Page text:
1. Make the right product

Assuming you are a competent developer, you will rarely fail when actually writing an app. It’s far more likely that the work you create simply isn’t wanted or is less desirable than a competitor’s product on the market. Get product feedback first and don’t waste your time doing things people don’t want.

2. Focus on the right features

Make sure your code is used. A prototype lets you identify areas of the code that aren’t critical for users and remove them. It means your code is far more likely to be used and used far more often.

3. Focus on your users first

If you think about a UI from a technical perspective first, the quality and usability of your product will be reduced. Lower quality product means less users, less sales and reduced user satisfaction.

4. Create a better understanding of the needs of the project

It’s frustrating to see your clients and users constantly changing their minds about what they want. Lots of hard work gets thrown out, and changes often result in the quality of the code base dropping significantly. A working click/slide/swipe through mockup is more engaging and easier to understand than piles of documentation, and let’s clients make decisions far earlier than they would otherwise be able to.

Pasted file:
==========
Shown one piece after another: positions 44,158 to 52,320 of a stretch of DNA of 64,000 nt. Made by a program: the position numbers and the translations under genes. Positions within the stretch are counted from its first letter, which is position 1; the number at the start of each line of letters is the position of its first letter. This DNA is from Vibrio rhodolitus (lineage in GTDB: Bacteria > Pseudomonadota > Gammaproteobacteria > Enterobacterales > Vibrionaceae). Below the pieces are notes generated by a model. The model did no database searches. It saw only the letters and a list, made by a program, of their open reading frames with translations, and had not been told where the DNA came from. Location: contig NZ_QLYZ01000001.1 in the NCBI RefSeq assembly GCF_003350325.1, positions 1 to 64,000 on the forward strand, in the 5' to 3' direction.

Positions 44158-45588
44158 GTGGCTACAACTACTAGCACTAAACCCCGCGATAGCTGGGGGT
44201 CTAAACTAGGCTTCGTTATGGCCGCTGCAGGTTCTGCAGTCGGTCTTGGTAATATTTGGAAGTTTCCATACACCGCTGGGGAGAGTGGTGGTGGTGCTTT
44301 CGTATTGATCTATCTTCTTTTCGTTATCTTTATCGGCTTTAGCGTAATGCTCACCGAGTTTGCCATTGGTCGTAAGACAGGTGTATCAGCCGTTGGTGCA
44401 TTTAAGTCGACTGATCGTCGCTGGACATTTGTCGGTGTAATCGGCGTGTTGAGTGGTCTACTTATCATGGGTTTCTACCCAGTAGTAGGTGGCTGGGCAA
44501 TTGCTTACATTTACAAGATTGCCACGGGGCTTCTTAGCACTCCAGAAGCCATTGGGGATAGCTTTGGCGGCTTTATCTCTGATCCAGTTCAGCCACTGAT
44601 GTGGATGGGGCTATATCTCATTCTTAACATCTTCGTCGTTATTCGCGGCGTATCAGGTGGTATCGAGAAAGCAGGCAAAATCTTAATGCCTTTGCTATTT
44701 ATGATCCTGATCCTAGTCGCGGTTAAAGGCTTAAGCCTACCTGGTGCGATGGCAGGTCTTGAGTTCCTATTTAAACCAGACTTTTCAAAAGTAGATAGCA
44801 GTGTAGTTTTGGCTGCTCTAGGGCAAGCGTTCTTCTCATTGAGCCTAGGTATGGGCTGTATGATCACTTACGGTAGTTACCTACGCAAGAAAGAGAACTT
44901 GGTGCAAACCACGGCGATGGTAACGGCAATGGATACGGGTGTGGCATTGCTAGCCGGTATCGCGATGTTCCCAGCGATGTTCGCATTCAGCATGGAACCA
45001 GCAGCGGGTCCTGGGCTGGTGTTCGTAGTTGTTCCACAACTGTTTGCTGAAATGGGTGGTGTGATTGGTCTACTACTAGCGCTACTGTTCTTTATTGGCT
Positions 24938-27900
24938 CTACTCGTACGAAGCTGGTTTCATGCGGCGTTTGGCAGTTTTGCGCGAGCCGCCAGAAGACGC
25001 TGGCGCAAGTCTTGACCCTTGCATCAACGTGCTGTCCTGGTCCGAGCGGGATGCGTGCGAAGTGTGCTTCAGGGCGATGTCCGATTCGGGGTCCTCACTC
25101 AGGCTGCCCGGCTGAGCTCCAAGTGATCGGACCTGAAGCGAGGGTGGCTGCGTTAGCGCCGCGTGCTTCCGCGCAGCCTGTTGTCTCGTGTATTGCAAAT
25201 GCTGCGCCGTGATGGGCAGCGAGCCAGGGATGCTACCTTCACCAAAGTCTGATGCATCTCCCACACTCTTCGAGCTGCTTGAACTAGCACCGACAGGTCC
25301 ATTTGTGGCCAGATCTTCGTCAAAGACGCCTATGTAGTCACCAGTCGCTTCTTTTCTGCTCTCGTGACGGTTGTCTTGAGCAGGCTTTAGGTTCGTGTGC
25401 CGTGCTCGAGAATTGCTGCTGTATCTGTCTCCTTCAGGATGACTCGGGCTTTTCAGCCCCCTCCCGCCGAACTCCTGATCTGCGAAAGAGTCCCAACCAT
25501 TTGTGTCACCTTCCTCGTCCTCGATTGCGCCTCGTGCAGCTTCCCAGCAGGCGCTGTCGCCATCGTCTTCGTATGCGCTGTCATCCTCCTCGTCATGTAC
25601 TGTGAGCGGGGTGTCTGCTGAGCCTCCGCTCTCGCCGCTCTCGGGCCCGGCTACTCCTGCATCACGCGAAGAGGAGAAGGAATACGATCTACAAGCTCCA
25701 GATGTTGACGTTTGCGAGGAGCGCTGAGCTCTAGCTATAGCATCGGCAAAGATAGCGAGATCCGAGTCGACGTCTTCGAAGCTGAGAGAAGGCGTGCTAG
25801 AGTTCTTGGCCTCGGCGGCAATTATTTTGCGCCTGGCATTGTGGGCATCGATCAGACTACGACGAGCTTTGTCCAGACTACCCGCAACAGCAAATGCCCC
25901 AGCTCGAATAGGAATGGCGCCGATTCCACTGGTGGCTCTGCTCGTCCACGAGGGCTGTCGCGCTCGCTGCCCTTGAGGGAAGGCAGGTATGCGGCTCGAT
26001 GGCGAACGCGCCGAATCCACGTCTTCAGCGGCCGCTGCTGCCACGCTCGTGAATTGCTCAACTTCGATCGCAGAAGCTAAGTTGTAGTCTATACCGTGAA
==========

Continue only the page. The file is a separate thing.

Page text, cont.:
5. Match your architecture with your UI

By jumping straight into code, the way you solve UI problems will be constrained by the architecture you choose early on for your code rather than the other way around. This almost always causes sub-par UI to be created in your app due to more limited choices or the headache of changing the structure of your code when you realise you want to approach the problem in a different way.

6. Write relevant code

As coders, we love to write code. But while the joy is often in the technical challenges associated with a particularly difficult algorithm or tracking down a particularly nasty bug, we ultimately seek to make a difference in the world. If a piece of well written software is never used or appreciated by your users, was it worth writing?

7. Get it right first time

Making UI and functional changes after you think your code is completed is both frustrating and costly. A good prototype will eliminate significant later changes as well as reduce your frustration levels, particularly when faced with tight deadlines.